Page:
Apple has hit a notable milestone by releasing its first Rapid Security Response (RSR) update to the general public. This is a welcome change from previous update types, which were only available to beta testers or developers who were running pre-release builds of Apple’s mobile operating systems.
Rapid Security Responses are a new form of software release for Mac, iPad, and iPhone devices, providing vital security updates that are released between the usual security updates. They aim to roll out important security patches to phones as soon as possible, though Apple hasn’t said how quickly these are released.
These updates may involve critical system libraries, the WebKit framework stack, or the Safari web browser, among other components. Additionally, they can be used to promptly address some security concerns, such as those that have already been exploited or reported to exist “in the wild.”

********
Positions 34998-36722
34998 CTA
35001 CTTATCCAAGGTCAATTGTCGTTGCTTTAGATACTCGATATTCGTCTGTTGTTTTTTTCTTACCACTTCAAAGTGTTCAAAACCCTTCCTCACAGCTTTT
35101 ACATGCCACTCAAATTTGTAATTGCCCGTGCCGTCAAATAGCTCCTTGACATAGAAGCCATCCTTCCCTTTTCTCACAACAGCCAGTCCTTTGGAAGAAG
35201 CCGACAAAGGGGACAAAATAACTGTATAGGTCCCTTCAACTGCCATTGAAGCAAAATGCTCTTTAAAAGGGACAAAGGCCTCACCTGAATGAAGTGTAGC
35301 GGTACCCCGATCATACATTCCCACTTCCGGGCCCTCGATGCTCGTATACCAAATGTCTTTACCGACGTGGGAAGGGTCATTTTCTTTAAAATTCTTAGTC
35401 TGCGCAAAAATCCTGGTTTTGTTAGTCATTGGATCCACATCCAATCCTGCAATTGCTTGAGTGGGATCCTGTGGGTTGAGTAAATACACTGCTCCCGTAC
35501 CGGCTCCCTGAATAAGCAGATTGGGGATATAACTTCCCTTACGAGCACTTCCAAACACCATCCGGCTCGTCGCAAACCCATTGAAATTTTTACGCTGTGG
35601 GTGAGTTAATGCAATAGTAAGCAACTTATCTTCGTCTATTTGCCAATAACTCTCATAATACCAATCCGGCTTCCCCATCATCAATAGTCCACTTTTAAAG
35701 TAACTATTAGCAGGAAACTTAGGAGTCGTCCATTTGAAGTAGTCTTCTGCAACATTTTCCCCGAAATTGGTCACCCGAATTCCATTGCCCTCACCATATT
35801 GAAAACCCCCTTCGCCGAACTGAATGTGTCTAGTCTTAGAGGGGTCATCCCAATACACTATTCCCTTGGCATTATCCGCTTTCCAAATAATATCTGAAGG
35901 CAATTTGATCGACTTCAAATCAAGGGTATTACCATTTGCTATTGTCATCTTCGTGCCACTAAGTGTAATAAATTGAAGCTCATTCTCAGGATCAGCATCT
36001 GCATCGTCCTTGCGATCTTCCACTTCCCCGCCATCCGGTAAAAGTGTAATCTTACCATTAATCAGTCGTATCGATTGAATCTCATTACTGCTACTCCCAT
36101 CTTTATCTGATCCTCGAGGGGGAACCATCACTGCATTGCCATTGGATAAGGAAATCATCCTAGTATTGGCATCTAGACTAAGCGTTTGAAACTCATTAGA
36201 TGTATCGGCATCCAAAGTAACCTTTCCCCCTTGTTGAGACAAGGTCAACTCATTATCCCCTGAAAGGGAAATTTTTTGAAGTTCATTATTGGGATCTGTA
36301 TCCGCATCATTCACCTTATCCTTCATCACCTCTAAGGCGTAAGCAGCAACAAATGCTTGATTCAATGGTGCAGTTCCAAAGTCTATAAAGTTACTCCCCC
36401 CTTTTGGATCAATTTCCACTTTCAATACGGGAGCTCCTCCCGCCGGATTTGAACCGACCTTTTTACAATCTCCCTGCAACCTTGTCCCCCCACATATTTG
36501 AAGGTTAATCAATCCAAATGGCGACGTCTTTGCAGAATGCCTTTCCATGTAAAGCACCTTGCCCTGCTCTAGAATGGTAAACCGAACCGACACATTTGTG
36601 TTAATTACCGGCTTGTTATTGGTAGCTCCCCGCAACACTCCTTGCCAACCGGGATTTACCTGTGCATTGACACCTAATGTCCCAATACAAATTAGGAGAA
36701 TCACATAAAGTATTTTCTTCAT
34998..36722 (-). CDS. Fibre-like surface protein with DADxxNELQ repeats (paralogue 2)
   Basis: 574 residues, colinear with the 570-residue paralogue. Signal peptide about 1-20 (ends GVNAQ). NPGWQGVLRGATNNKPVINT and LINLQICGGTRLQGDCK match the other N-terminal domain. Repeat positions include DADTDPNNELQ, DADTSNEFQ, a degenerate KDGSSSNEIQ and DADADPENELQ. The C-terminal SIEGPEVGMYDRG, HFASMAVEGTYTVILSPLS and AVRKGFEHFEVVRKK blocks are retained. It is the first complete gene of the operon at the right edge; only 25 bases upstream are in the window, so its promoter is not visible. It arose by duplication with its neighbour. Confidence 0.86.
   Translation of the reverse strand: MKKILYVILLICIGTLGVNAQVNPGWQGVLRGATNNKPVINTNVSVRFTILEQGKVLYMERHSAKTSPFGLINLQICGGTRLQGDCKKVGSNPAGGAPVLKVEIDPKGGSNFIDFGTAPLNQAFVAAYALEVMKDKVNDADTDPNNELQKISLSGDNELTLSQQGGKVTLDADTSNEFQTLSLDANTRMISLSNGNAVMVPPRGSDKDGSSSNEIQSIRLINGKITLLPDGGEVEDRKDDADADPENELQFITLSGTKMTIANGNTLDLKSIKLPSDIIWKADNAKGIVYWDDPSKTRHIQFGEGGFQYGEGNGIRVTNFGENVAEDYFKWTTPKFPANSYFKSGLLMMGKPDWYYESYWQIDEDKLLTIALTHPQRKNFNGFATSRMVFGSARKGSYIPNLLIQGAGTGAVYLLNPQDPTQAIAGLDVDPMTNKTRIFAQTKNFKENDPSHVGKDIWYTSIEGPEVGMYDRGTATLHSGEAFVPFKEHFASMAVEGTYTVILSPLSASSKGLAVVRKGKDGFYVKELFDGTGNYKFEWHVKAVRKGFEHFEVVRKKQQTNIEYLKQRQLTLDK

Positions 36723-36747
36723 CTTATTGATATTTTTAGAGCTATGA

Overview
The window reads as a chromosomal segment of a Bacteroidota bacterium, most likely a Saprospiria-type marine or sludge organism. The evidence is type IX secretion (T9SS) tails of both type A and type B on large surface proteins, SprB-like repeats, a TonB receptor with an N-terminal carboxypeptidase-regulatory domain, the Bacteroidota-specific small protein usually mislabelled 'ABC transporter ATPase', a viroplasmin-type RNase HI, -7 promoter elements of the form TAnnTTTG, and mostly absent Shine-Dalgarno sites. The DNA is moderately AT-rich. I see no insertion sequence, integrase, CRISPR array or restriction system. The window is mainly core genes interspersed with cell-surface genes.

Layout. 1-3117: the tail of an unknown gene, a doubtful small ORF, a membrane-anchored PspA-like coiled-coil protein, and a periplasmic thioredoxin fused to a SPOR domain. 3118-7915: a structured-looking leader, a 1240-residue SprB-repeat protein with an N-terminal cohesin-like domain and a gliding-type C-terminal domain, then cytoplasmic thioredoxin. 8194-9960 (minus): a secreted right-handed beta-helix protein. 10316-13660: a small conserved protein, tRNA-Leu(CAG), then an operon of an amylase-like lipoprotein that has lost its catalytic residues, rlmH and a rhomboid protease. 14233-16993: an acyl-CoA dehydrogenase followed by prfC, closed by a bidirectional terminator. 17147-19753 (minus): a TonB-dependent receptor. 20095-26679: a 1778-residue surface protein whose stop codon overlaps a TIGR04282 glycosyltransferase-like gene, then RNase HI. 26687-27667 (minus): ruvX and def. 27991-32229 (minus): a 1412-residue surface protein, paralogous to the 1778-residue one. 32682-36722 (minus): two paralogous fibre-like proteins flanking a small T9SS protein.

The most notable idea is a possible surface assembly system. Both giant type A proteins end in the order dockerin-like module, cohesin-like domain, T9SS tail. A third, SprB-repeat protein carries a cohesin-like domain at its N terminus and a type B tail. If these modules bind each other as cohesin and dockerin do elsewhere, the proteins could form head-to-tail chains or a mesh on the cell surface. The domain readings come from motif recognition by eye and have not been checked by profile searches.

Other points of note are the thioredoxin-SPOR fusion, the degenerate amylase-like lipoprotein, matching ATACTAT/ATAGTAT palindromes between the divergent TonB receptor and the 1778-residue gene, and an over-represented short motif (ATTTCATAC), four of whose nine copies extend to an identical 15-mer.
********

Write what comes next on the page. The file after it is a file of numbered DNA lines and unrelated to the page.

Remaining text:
By default, RSR updates are permitted to install automatically. While not all of these updates will require a system restart, some might, and you will receive a notification once it’s complete.
You have the option to disable the automatic installation of RSR updates via your device’s settings, but this is not recommended as RSRs deliver highly important security updates.
Today’s RSR update, which mandates a system restart, can be downloaded and installed in just a few minutes. In the future, RSRs will only be accessible to users running the latest versions of iOS and iPadOS.
The RSR update is currently being released for both iOS 16.4.1 and iPadOS 16.4.1, with the rollout expected to conclude within 48 hours. After installing the RSR, your iPhone or iPad’s About section will display an “(a),” signifying that you are running iOS 16.4.1 (a) or iPadOS 16.4.1 (a).